The endemic use of meaningless slogans trying to sell us products

I looked around the kitchen. A loaf of bread had the words “dedicated know-how”. Salt said it “simply unlocks flavour”. A bottle of water was “made with parents in mind”

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It was a pretty slow evening at home, I’ll admit.

In the course of rearranging a kitchen cupboard I picked up a can of haricot beans and studied it, trying to recall why I’d bought it. On the label was printed the slogan “Chosen by you”. I winced. Yeah, I’d chosen that can of beans, but if I’d been glancing at it in a supermarket the slogan “Rejected by you” would have been more appropriate. “Chosen by you” meant nothing. It failed to bond me closely to the beans. The slogan may have been the cherished offspring of a boardroom meeting and a brainstorming session, but it succeeded only in filling space on the label. Badly.

Suddenly thrust into a state of low-to-medium alert, I looked around the kitchen. A loaf of bread had the words “dedicated know-how” written on the bag. A tub of salt informed me that it “simply unlocks flavour”. A bottle of water was, astoundingly, “made with parents in mind”. A can of sweetcorn promised “steam locked goodness”. A box of cereal was “honest, tasty and real” – yes, this cereal was tangible, in existence, present in the room. I started to lose it a bit. Nothing made any sense any more. I left the house to go for a walk, and as I passed my local cafe I noticed that the hoarding contained the slogan “Always more”. I inadvertently made a small noise. Always more what? More bacon? More chairs? More menus? Always? What does it mean? What on earth is happening?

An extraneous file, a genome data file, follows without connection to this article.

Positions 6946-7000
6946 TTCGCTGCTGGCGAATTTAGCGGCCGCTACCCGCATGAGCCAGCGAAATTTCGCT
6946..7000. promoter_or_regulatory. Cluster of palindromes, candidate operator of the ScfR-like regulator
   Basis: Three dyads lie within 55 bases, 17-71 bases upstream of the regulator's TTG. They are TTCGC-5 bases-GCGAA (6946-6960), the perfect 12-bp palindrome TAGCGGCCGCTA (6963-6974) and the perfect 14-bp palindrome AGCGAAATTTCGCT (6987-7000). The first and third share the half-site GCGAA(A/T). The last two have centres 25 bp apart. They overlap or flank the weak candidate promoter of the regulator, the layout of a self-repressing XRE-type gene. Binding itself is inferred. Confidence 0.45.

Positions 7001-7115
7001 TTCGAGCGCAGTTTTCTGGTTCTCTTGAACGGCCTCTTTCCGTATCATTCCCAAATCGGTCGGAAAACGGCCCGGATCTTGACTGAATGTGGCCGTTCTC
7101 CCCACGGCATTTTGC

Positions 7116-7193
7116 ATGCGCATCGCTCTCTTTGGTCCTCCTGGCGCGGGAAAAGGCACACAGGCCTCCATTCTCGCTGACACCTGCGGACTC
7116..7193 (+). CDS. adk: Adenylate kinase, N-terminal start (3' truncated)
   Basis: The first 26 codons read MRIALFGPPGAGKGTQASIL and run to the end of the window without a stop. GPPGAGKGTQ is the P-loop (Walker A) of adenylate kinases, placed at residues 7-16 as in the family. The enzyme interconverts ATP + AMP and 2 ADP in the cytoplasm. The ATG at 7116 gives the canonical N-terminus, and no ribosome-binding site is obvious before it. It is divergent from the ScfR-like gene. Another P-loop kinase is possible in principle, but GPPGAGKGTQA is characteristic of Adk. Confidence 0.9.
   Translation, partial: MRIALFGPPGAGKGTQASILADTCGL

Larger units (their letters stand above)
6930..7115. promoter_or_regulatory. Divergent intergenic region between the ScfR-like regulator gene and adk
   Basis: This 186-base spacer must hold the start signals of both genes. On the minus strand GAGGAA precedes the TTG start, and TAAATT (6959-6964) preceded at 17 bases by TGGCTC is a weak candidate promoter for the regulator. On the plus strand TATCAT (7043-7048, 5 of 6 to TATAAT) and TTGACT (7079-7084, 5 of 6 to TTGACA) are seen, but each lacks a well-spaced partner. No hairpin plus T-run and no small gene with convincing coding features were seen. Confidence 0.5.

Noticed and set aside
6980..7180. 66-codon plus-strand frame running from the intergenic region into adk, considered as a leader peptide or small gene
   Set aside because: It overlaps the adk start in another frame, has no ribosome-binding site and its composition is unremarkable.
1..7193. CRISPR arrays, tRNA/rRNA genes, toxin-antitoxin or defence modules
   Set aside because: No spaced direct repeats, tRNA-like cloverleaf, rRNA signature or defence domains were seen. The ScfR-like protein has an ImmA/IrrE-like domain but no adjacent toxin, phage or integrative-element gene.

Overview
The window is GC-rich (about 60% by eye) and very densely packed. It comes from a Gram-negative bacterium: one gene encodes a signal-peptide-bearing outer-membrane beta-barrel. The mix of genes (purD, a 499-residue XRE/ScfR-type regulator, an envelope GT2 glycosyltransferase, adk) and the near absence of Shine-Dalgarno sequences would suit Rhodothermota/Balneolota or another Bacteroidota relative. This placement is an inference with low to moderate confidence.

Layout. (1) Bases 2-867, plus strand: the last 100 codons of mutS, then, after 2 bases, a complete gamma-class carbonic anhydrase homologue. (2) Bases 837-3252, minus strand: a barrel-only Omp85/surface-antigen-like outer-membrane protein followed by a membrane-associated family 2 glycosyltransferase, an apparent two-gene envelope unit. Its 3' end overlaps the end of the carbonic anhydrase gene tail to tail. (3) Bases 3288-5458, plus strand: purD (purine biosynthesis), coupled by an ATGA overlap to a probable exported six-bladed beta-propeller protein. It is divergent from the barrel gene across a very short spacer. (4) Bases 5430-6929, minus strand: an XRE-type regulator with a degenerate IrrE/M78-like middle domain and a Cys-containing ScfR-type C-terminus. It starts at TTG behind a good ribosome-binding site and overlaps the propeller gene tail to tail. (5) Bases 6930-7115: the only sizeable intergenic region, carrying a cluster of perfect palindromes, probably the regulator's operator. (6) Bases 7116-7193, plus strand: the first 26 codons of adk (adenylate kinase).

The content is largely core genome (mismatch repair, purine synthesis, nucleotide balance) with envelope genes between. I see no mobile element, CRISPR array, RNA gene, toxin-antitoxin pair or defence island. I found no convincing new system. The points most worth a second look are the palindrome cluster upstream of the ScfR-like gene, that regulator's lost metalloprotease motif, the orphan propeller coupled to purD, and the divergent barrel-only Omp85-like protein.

The curse of “wackaging” – the cutesy copy that you see emblazoned on products that tells you, for example, to “keep me in the fwidge!” (or worse) – is well documented, but at least you know what wackaging is trying to do: strike up some kind of faux bonhomie between you and the product. The endemic use of meaningless slogans is far more irritating, because they actively pretend to mean something. I’ve seen some grim things, ladies and gentlemen. I’ve seen Premier Inn’s “More break-feast than breakfast”. Budweiser’s “Where friends become neighbours”. I’ve seen “Extended relax” emblazoned on drink packaging. “No Tampax, No Glory”. “Hand-fried crisps”. “Grow a vision with public transport”. “Fresh banking”. “The country that travels within you”. “Don’t believe everything you think”. “Know the weather before it knows you”. “Always up to 60% less”. “If you think our way, travel our way”. “Say yes to summer”. I’ve still got no idea what happens if I don’t agree to say yes to summer.

Of course, it’s easy to get all Lynne Truss on your ass, to rail against the supposed misuse of the English language and bemoan its perceived erosion. But apostrophe misplacement is a comparatively minor misdemeanour, and “Nuff mile on my sock” is, frankly, a beautiful way of expressing tiredness after a long walk. Meaningless slogans, however, and the way we unquestioningly accept the smugly delivered hooey contained therein, is a profound irritant that’s definitely made “without you in mind”.

Twitter: @rhodri

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